Use Bankrate’s tools to calculate a debt-payoff plan or take advantage of balance-transfer credit cards with zero percent intro APRs. These offers disappeared in 2008, Anastasio says, so they’re likely not going to be around when the next downturn comes.
2. Boost emergency savings
Job loss can also make it difficult for Americans to pay their day-to-day expenses.
Beefing up your emergency fund — that is, the pool of cash that you reserve specifically for events like downturns — can make it possible for you to still afford your necessities while you search for a new position.
Even if you’re paying down debt, it’s important that you prioritize saving. Focus first on loading up your emergency fund with one month’s worth of living expenses. After that, pay off your debt, and then focus on building up a reserve of three-to-six months worth of funds, Anastasio says.
“Everyone needs to have a cash cushion, even while they’re attempting to pay off high-interest rate debt,” Anastasio says. “It’s imperative because, if an emergency arises and you’re putting every dollar toward eliminating debt, you have no choice but to go back to credit cards to cover the expense.”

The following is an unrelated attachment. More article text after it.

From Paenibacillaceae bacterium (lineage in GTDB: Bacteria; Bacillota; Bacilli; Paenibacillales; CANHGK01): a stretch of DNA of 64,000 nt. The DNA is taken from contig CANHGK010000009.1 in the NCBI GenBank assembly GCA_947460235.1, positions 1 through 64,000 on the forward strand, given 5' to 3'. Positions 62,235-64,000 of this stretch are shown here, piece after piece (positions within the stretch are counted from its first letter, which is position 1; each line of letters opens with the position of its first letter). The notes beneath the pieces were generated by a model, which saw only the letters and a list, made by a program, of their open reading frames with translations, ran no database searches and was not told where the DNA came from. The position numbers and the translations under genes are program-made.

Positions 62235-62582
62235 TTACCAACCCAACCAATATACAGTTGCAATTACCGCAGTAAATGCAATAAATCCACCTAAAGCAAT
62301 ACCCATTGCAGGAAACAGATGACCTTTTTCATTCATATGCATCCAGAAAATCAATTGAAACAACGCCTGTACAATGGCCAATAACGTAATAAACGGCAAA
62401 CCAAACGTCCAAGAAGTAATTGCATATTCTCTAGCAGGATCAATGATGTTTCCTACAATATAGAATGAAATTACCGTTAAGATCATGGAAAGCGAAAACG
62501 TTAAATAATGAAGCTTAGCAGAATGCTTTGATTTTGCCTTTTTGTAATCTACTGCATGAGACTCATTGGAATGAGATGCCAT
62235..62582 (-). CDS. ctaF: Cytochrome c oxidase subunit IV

A high-yield savings account can help you earn more on the money you stash away. Shop around for the best account that suits your needs and lifestyle.
3. Identify ways to cut back
It’s always a good idea to go through your monthly expenses and identify which items are discretionary — services or items you don’t need — and which items are a necessity. The discretionary items are most likely ones that you can either eliminate now or in the future, McBride says.
“Certainly your starting point would be the discretionary items — subscription services or even just spending patterns,” McBride says. “Dinners out or nights out at the bar with friends can seriously add up over time.”